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Patassé Cited in MLC Command

The command structure of Congolese troops deployed in a 2002-2003 armed conflict in the Central African Republic (CAR) has continued to dominate the trial of Jean-Pierre Bemba, the former Congolese vice president whose fighters are accused of committing mass rapes, killings, and plunder.

A defense witness, who commenced testimony today, told judges at the International Criminal Court (ICC) that the late CAR president Ange-Félix Patassé was part of the command structure governing the conduct of Mr. Bemba’s Movement for the Liberation of Congo (MLC) troops. His orders were allegedly channeled through the leader of the presidential guard, Ferdinand Bombayake.

‘Witness D04-51’ said General Bombayake’s orders to the foreign troops were issued to the Congolese contingent’s head, Colonel Mustafa Mukiza, and were made in consultation with President Patassé. The witness said Mr. Patassé followed all the MLC’s field operations through a communications system set up at his residence.

“General Bombayake was running the show,” said the witness, who described the General as Mr. Patassé’s “right hand man.”

The witness gave most of his evidence in closed session. In order to conceal his identity, his voice and image were distorted during the brief public broadcasts of his testimony.

Faced with a rebellion in October 2002, Mr. Patassé called in the support of Mr. Bemba’s troops, who at the time were a rebel force in the Democratic Republic of Congo. ICC prosecutors charge that the Congolese troops were uncontrolled and brutalized civilians in the conflict country.

Mr. Bemba denies responsibility for the crimes the troops purportedly committed, arguing that once they were deployed in the CAR they fell under the command of Mr. Patassé.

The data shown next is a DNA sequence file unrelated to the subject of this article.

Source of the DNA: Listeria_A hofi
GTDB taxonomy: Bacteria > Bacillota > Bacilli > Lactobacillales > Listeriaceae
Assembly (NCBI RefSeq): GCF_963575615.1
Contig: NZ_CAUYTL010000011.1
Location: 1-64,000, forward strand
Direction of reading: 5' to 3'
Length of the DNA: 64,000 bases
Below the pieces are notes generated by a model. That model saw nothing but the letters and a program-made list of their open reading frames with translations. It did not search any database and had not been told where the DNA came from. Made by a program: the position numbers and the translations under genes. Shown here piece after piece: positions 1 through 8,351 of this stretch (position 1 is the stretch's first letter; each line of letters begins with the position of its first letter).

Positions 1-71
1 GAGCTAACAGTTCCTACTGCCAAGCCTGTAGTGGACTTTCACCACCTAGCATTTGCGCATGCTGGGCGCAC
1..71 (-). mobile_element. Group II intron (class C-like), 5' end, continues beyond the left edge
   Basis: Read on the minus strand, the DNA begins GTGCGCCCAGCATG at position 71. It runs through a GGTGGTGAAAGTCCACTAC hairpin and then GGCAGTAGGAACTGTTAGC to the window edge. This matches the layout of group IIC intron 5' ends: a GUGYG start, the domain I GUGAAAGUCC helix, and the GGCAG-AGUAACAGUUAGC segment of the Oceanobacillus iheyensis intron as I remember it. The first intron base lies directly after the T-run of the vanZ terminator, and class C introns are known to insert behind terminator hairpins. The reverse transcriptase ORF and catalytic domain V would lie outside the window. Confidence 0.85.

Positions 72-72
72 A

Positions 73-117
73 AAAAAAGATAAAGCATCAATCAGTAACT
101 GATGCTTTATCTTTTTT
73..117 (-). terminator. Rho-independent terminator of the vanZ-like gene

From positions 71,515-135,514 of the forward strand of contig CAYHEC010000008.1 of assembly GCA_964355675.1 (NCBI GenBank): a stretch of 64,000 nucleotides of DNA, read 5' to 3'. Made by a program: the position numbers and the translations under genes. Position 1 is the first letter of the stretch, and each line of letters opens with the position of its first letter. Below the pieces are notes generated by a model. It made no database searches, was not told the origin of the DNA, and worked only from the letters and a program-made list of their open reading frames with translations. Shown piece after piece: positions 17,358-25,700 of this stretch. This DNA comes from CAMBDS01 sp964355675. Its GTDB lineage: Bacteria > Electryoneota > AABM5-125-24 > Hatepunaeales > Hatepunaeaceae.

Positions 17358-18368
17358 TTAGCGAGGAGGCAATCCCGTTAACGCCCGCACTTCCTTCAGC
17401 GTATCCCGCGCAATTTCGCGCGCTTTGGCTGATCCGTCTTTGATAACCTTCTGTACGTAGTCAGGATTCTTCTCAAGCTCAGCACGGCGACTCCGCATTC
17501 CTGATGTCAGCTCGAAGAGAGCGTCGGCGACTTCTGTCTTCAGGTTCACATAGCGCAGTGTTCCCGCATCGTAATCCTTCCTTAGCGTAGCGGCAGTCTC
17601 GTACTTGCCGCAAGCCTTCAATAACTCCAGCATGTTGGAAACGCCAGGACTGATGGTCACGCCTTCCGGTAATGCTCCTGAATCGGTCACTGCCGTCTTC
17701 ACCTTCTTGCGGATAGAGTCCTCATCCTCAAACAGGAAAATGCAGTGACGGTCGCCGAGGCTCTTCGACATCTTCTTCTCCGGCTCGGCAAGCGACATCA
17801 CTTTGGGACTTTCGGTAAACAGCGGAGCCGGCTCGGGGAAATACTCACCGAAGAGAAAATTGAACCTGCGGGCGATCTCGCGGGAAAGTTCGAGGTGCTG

Meanwhile, ‘Witness D04-51’ also stated that Central African soldiers led the Congolese troops in operations against the insurgents. “They followed us. They didn’t know the field. It is our soldiers who showed them the way.”

He said the coordination of movement and operations between the MLC and their Central African counterparts was done through radio. “We used the same radio frequency,” the witness said.

The trial continues tomorrow morning with the cross-examination of ‘Witness D04-51’ by the prosecution.

One Comment

  1. The bill on constitutional reivison passed with 334 votes, 1 against and 2 abstentions. The opposition decided to vacate the chamber and not participate in the debate, after Francois Mwamba the MLC house keeper (since the arrest of Bemba he is conducting current affairs as dictated by Bemba from inside Schveningen’s cells) presented a procedural motion. This explains why the proposal went through without any resistance. However, some MPs from the majority have seen in Francois Mwamba the MLC a time waster. Some are even calling him Lukong by the name of the Cameroon goal keeper who became expert in time wasting to buy his team some time. They say he uses any opportunity to dramatise the differences in order to buy his boss (Bemba some time in case he can be freed before the elections) so that he can make a heroic comeback on the Congolese political scene.I have the majority argument concerning the Constitution’s Aticle 71 (relating to the presidential election in 2 rounds). It is quite long and didn’t get the time to summarise and translate it.I think J Kabila is just trying to use his majority now, before it is too late, to try and secure what he can before the big push comes to shelve.Affaire e0 suivre…

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